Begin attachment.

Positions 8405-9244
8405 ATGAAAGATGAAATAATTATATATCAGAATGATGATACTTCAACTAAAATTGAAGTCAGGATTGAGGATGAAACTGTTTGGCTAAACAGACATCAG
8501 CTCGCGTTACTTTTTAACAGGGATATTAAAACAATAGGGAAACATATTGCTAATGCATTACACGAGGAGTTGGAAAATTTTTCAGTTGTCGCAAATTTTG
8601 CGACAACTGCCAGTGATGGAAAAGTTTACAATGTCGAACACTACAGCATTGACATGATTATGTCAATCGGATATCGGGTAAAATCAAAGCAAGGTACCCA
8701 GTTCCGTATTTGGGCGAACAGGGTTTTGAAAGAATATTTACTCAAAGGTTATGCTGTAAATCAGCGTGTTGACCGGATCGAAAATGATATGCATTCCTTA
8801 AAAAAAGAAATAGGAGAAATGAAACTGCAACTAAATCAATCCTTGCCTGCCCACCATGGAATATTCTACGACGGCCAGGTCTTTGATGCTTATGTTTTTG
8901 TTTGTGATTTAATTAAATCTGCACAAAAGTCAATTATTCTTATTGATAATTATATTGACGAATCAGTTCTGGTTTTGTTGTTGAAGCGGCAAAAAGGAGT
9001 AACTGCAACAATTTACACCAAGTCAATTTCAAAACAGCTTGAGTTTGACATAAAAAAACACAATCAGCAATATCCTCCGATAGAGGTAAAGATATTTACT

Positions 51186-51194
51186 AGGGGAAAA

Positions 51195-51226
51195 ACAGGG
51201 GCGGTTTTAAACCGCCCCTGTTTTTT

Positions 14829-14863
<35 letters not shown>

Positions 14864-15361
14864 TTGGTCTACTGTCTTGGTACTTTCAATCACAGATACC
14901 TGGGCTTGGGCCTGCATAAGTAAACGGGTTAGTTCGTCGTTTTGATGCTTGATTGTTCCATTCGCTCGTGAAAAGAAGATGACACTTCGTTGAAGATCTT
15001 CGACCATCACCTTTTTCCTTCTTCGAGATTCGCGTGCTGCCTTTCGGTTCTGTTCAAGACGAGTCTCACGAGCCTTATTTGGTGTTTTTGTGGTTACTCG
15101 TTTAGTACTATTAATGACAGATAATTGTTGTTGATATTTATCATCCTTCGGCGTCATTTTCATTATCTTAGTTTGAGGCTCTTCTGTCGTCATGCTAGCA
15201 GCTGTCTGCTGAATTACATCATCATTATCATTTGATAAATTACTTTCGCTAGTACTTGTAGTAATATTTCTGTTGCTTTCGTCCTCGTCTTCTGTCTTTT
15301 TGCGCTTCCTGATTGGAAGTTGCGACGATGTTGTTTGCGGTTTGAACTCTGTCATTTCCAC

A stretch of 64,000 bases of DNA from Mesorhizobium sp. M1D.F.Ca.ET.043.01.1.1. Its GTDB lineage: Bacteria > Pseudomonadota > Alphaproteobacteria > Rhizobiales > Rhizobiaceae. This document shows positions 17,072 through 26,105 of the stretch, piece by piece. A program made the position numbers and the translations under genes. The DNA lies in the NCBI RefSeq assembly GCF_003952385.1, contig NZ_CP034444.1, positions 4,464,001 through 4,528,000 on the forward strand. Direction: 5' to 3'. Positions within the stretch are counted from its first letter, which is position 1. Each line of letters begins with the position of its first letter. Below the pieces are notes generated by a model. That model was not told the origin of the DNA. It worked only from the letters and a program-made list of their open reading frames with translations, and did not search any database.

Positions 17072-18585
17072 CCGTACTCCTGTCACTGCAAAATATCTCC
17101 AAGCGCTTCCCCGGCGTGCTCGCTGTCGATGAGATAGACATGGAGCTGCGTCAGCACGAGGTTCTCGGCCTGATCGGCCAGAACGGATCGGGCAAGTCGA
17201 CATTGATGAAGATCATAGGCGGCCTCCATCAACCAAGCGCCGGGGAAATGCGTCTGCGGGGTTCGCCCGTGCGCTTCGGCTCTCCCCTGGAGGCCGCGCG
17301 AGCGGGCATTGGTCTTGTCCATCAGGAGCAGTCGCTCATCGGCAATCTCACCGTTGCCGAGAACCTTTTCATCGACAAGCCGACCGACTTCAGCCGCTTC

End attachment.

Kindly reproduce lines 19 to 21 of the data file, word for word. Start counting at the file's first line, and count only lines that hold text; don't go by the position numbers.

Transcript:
15001 CGACCATCACCTTTTTCCTTCTTCGAGATTCGCGTGCTGCCTTTCGGTTCTGTTCAAGACGAGTCTCACGAGCCTTATTTGGTGTTTTTGTGGTTACTCG
15101 TTTAGTACTATTAATGACAGATAATTGTTGTTGATATTTATCATCCTTCGGCGTCATTTTCATTATCTTAGTTTGAGGCTCTTCTGTCGTCATGCTAGCA
15201 GCTGTCTGCTGAATTACATCATCATTATCATTTGATAAATTACTTTCGCTAGTACTTGTAGTAATATTTCTGTTGCTTTCGTCCTCGTCTTCTGTCTTTT